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Independent economic & planning consultants

Famine in Zimbabwe

Prepared for the Friedrich Ebert Stiftung

April 2004

Posted with permission on the Friedrich Ebert Stiftung, Harare office
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Since the Zimbabwe Government embarked on its fast track land resettlement programme, the food situation, particularly in respect of the staple maize, has been getting worse every year. Initially people were talking of food shortage, but "famine" would now seem a more appropriate term to apply to the situation the country now faces. "Famine" has been used to describe situations of extreme food scarcity and starvation in countries such as Ethiopia and Eritrea. Nobody ever contemplated that Zimbabwe, formerly the bread-basket of southern Africa, would come to be referred to in terms of famine.

The fast track resettlement programme was officially completed in August 2002. Theoretically, it should therefore have been possible to properly plan for the 2003/4 agriculture season, at least in respect of ensuring that enough maize would be planted. As will become evident in this report, there was no such planning. The certain consequences are going to be severe shortages of food, although just how severe is unclear due to lack of information. In the past, information about the food supply situation in the country was given to anybody interested, but in the current situation of policy-induced food scarcity and the militarization of the Grain Marketing Board (GMB), the public is deliberately denied access to information. Independent observers who monitor food demand and supply trends are concerned about the spectre of famine. The donors, who must be thanked for saving the lives of well over 6 million people over the past three years, are exasperated by the lack of information.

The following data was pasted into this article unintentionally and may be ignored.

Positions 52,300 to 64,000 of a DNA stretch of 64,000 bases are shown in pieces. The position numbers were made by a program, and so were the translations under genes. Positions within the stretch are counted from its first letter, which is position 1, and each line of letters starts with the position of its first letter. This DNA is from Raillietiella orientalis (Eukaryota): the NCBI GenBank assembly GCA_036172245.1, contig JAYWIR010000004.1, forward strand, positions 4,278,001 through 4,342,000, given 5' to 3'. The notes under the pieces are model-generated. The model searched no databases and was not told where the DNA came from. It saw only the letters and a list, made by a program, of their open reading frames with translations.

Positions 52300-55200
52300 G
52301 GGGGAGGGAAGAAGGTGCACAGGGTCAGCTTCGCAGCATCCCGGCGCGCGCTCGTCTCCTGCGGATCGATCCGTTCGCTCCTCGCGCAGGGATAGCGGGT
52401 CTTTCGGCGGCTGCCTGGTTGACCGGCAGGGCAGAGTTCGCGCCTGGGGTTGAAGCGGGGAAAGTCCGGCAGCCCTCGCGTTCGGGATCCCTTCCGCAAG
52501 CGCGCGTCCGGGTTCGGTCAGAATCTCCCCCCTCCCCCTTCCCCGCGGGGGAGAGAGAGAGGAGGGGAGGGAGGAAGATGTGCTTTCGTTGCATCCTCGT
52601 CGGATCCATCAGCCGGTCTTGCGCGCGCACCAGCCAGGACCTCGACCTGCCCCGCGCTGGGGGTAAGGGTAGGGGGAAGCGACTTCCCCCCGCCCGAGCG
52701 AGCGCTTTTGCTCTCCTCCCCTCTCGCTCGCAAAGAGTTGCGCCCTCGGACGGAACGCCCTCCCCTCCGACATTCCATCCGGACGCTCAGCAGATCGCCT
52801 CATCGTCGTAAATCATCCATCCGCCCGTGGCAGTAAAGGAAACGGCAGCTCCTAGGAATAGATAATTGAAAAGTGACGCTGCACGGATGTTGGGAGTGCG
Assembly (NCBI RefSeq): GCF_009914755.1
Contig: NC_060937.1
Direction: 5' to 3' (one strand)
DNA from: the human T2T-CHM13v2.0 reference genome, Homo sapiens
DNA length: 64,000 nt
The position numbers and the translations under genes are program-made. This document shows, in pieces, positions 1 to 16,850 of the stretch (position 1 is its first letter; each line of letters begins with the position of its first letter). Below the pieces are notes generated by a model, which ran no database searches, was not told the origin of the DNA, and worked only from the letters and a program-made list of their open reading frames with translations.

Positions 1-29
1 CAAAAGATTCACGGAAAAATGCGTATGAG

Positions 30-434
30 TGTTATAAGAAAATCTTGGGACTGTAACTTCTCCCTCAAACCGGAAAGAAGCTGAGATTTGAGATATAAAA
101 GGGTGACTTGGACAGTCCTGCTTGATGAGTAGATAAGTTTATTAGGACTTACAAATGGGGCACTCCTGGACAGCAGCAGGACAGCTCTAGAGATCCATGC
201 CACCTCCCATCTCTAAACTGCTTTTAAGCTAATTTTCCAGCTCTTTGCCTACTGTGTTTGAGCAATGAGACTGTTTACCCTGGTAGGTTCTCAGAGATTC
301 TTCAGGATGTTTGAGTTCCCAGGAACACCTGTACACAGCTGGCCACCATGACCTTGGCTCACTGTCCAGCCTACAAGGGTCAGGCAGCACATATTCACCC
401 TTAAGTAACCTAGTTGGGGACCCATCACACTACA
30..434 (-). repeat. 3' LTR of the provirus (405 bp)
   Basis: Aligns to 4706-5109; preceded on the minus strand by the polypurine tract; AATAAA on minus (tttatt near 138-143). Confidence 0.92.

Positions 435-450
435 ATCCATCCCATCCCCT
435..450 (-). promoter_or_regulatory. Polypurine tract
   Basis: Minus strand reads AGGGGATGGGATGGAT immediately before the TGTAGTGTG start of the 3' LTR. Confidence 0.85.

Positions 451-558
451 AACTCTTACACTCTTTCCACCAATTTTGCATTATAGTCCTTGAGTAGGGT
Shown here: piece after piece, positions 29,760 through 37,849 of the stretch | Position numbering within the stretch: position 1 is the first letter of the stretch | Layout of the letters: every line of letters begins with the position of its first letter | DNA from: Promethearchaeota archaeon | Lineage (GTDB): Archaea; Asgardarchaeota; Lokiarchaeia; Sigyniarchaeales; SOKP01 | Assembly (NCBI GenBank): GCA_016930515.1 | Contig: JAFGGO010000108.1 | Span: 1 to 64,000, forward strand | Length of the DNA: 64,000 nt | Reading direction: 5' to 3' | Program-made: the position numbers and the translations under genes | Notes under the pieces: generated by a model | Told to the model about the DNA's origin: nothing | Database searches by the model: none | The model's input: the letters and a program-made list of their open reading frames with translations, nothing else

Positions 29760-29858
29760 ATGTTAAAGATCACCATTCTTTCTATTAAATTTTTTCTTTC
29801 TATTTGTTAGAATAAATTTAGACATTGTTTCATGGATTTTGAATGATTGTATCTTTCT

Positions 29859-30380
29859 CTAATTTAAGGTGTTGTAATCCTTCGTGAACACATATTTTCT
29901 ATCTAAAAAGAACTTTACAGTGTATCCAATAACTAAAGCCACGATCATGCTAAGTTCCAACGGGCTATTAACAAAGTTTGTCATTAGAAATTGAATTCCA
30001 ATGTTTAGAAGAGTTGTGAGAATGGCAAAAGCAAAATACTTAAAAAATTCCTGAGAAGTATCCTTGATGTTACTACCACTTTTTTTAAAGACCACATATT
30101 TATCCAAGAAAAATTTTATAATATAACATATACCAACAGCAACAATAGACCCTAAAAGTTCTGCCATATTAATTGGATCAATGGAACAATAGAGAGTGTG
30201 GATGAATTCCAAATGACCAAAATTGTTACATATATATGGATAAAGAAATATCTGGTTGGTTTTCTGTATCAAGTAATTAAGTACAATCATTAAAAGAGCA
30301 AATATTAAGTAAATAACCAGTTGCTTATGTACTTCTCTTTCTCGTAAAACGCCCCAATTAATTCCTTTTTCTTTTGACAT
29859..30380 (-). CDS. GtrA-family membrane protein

On its part, the government is content to manipulate food for political gain, and appears quite unconcerned about the plight of the people. This lack of care by the government is evident, for example, in the government's unwillingness to approach UNDP for food assistance in a timely fashion. The World Food Programme (WFP) cannot begin to approach donors until an official request has been received. Last year, as the well documented concerns voiced by the opposition party and the donor community became more insistent, the government request was finally made in July 2003. This year, with an election in prospect and control over food therefore more important than ever to a self-interested government, it is remains in doubt whether any official request will be submitted at all.

It is against this background that it was considered important to carry out an independent study of the food situation in the country.

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